AR120-4-SP-CO:
Space, Place and Locality

The details
2020/21
Art History and Theory
Colchester Campus
Spring
Undergraduate: Level 4
Current
Sunday 17 January 2021
Friday 26 March 2021
15
18 May 2020

 

Requisites for this module
(none)
(none)
(none)
(none)

 

(none)

Key module for

(none)

Module description

This module investigates architecture and the built environment. It introduces students to the study of architecture and urbanism through a mixture of lectures and seminars. It takes in a long span of history, focusing on a number of representative case studies, and acting as a broad but selective survey.

Module aims

The aims of this module are:

1. to introduce students to a wide range of methods, research materials, scholarly approaches and relevant terminology associated with a study of art history, architecture, and visual culture more generally;

2. to stimulate students to develop skills in oral and written communication through essays, debate in seminars, and written exercises;

3. To acquaint students with the history of architecture through case studies pertaining to various pars of the world.

Module learning outcomes

The aims of this module are:

1. to introduce students to a wide range of methods, research materials, scholarly approaches and relevant terminology associated with a study of art history, architecture, and visual culture more generally;

2. to stimulate students to develop skills in oral and written communication through essays, debate in seminars, and written exercises;

3. To acquaint students with the history of architecture through case studies pertaining to various pars of the world.


By the end of the module, students should be able to:

1. demonstrate a sound grasp of the forces that shaped the construction and use of the sites and buildings studied in the module;

2. demonstrate the ability to interpret visual culture based on knowledge of the appropriate historical and interpretative contexts;

3. demonstrate the ability to reflect critically on the design, use, and construction of buildings and urban sites.

By the end of the module, students should also have acquired a set of transferable skills, and in particular be able to:

1. define the task in which they are engaged and exclude what is irrelevant;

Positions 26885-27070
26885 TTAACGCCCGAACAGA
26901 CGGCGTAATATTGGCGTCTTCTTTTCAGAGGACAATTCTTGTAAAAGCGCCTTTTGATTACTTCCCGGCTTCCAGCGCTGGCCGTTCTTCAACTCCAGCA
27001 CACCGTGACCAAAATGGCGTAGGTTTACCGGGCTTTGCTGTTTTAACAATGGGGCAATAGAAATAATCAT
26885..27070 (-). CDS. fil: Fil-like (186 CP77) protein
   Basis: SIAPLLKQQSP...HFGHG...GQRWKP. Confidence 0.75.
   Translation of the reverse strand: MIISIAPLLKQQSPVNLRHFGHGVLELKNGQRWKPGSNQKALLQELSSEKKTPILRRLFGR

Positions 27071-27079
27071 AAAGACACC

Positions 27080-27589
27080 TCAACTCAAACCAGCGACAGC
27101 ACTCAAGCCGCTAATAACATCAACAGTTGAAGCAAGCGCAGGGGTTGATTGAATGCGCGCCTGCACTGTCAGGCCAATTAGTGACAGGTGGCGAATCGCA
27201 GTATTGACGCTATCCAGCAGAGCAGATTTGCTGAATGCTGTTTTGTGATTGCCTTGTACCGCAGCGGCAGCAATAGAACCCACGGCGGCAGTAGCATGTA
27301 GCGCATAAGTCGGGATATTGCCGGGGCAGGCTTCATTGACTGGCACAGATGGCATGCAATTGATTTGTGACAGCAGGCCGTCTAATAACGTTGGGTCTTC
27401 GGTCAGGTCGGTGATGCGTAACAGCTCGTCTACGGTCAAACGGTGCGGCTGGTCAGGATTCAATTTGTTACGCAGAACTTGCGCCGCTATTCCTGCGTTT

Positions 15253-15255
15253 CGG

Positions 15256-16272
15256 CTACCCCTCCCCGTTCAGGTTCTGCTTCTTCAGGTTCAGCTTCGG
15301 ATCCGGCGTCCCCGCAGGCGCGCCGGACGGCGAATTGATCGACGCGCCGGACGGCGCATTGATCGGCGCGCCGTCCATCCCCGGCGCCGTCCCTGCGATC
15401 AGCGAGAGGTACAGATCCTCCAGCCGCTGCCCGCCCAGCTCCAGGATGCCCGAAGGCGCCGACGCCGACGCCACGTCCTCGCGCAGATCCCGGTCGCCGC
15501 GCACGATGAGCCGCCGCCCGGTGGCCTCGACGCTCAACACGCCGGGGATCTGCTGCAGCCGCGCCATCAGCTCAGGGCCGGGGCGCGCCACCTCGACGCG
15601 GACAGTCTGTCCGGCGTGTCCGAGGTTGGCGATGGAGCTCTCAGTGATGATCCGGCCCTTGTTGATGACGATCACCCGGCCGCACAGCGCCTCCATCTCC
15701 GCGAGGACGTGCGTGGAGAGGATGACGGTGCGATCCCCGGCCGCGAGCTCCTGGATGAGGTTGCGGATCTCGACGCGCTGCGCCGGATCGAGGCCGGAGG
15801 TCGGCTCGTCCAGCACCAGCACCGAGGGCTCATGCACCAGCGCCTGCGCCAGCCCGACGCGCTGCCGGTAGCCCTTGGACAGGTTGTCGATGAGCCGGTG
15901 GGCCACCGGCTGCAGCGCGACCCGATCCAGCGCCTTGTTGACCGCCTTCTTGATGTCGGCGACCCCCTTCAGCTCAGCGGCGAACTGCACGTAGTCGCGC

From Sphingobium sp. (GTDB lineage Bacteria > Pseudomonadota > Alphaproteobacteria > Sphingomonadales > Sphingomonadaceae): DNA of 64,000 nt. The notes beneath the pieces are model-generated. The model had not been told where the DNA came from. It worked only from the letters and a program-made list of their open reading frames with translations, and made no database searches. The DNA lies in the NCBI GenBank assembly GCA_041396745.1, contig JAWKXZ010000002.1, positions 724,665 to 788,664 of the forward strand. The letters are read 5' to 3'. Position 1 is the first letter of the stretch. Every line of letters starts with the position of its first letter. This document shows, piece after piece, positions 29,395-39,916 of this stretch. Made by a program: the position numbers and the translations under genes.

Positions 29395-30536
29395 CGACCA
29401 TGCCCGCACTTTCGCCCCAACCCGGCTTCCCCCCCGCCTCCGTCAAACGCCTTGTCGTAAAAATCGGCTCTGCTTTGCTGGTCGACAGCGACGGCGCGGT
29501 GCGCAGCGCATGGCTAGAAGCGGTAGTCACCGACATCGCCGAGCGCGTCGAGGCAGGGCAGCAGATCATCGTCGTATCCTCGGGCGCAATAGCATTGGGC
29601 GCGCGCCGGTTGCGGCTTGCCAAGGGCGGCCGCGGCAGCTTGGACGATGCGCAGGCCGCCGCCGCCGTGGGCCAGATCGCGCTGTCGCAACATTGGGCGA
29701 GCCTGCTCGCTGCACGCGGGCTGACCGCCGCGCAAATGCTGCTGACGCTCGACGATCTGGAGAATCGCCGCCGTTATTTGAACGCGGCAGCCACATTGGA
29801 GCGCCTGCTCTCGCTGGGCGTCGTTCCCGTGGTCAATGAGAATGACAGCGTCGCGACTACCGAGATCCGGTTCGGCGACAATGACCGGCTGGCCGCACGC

2. seek and organise the most relevant discussions and sources of information;

3. process a large volume of diverse and sometimes conflicting arguments;

4. compare and evaluate different arguments and assess the limitations of their own position or procedure;

5. write and present verbally a succinct and precise account of positions, arguments, and their presuppositions and implications;

6. be sensitive to the positions of others and communicate their own views in ways that are accessible to them;

7. think 'laterally' and creatively (i.e., to explore interesting connections and possibilities, and to present these clearly rather than as vague hunches);

8. maintain intellectual flexibility and revise their own position based on feedback;

9. think critically and constructively.

Module information

No additional information available.

Learning and teaching methods

There will be a two-hour combined lecture and seminar each week. All teaching events will be accessible to students on and off campus either face-to-face or remotely through online teaching. Week 21 is reading week.

Bibliography*

This module does not appear to have a published bibliography.

Assessment items, weightings and deadlines

Coursework / exam Description Deadline Weighting
Coursework   1500 word essay     50% 
Coursework   SUMMER 24 hr take home exam     50% 
Exam  120 minutes during Summer (Main Period) (Main) 

Overall assessment

Coursework Exam
100% 0%

Reassessment

Coursework Exam
100% 0%
Module supervisor and teaching staff
Dr Caspar Pearson, email: cpearson@essex.ac.uk.
Dr Caspar Pearson
spahinfo@essex.ac.uk

 

Availability
Yes
Yes
No

External examiner

Prof Richard Simon Clay
Newcastle University
Professor of Digital Cultures
Resources
Available via Moodle
Of 39 hours, 12 (30.8%) hours available to students:
27 hours not recorded due to service coverage or fault;
0 hours not recorded due to opt-out by lecturer(s).

 

Further information
Art History and Theory

* Please note: due to differing publication schedules, items marked with an asterisk (*) base their information upon the previous academic year.

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